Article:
Madrid is the central hub of modern Spain, with a vibrant urban flair.  The city is a hive of activity, with great investments being made in construction and improvements to the city's infrastructure. Madrid is also the country's business center, home to an array of banks and international companies, and fashion capital—a fact easily gleaned from the citizens' tasteful street style and the many trendy boutiques along the Calle de Serrano. Despite the hub-bub of daily life in the metropolis, Madrileños take it all in stride, giving the impression of being quite relaxed about it all.


Similar to New York, each barrio (neighborhood) of Madrid has a different vibe to it. Here are a few of them:

  • Sol - the center of the city. This is the most touristy part of Madrid and the meeting spot for most Madrileños.
  • Malasana - similar to the east village. Malasana’s streets are lined with bars and restaurants, which is probably why this barrio is known for its young crowd.
  • Salamanca - comparable to the Upper East side of Manhattan. It is also one of the few places in Madrid where you will find the grid system.
  • Chueca – the center of Madrid’s gay scene. You’ll find lots of cool restaurants and shops around here too!

The People

In general, Spaniards are very friendly people with open character. The separation of work and life is of the utmost importance here. There are always strong fashion fads amongst the younger people, but keep an open mind as they can be very different from home. Also, be aware that not many people wear shoes that show toes, like sandals or flip-flops, and shorts are also rare. Spaniards take pride in their appearance and you will stand out if you dress too casually.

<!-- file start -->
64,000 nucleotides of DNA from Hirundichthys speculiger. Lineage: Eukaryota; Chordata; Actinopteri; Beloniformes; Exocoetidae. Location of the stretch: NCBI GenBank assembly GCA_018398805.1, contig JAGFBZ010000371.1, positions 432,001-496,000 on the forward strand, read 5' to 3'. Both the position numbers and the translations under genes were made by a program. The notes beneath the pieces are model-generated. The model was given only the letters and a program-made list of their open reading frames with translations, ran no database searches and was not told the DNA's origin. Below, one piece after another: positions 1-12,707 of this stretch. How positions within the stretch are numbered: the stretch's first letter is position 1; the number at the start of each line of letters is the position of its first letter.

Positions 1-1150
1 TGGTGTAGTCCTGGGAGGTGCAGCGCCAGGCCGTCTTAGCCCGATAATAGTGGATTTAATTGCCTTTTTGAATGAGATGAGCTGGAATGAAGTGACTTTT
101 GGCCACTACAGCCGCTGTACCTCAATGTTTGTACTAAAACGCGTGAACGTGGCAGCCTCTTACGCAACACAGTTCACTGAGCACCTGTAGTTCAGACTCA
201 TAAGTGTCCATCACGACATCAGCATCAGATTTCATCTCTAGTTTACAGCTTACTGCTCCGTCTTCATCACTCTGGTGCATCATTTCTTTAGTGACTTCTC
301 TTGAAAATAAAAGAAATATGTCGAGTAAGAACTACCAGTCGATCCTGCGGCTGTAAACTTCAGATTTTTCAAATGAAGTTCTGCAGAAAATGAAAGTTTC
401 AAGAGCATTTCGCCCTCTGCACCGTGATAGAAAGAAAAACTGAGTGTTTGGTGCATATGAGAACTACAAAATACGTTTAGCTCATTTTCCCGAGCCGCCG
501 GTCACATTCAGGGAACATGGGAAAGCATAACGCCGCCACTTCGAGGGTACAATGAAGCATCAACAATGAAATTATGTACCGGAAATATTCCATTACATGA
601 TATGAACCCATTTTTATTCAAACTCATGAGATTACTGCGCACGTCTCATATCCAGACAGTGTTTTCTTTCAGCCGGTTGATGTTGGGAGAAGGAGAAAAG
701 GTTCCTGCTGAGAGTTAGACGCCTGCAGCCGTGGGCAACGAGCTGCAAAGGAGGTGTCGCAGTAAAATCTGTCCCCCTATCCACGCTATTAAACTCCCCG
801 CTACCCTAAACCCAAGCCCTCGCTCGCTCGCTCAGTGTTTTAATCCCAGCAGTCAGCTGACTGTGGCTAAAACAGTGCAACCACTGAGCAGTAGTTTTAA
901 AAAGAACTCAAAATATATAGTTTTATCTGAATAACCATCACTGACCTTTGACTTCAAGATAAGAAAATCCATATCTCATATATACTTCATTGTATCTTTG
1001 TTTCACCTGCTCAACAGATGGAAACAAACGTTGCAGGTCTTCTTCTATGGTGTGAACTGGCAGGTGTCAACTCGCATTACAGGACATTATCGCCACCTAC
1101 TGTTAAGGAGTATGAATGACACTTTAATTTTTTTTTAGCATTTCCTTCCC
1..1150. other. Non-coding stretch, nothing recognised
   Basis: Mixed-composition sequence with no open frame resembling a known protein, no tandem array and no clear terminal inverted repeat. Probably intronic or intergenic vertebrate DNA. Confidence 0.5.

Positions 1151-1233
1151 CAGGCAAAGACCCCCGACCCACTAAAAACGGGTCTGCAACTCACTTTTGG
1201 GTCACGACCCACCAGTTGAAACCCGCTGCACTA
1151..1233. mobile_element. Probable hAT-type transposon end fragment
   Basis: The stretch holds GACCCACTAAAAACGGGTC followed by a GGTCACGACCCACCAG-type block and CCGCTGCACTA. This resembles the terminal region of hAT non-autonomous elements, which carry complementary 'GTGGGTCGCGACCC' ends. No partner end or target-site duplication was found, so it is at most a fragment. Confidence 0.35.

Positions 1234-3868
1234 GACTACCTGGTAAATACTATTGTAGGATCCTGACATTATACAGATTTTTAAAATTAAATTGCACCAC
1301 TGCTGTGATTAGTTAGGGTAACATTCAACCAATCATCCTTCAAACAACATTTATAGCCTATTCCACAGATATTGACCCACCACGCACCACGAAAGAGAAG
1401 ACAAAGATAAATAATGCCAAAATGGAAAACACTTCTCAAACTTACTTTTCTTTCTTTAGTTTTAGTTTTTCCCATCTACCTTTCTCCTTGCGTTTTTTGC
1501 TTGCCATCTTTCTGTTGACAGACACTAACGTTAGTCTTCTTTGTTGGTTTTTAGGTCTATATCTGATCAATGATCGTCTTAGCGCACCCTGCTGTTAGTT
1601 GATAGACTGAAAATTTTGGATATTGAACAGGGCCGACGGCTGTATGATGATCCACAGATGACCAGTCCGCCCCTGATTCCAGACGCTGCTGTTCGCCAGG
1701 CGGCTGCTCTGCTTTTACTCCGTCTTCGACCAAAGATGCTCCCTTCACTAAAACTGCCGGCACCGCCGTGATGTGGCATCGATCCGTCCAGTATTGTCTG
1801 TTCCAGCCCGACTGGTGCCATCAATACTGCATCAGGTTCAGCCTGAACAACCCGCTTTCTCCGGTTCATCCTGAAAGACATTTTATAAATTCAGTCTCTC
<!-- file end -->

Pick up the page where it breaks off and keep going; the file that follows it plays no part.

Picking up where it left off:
Madrid has a dynamically varied climate—rich, sunny warmth in the summer and a damp cool breeziness during the winter. Winter temperatures rarely dip below freezing, even in the coldest months of December in January. When packing for a semester abroad, whether fall or spring, it's best to bring clothes for layering, which can be easily piled on in the colder months or minimalized on sun-filled days.

 A few things to keep in mind

  • Madrid is very laid back. The attitude there can be summed up in the word “mañana,” as in we will get to it tomorrow.
  • Lunch, especially on weekends, is the biggest meal of the day and is usually eaten around 2pm.


Getting Around


  • Cheap, clean and easy to learn
  • Closes at 1:30AM, opens at 6AM
  • For regular subway riders, get the Abono (monthly pass) online
  • Hold your bags very close to you, pick-pocketing happens most often on the subway


  • Easy to use
  • Night buses run after the subway closes, but sometimes its better to take a taxi than search for a night bus
  • The 51 is right by campus and takes you right to Sol


  • The best late night transportation
  • If you are alone at night, most cab drivers will usually wait until you open your front door before driving away


  • The best way to see the city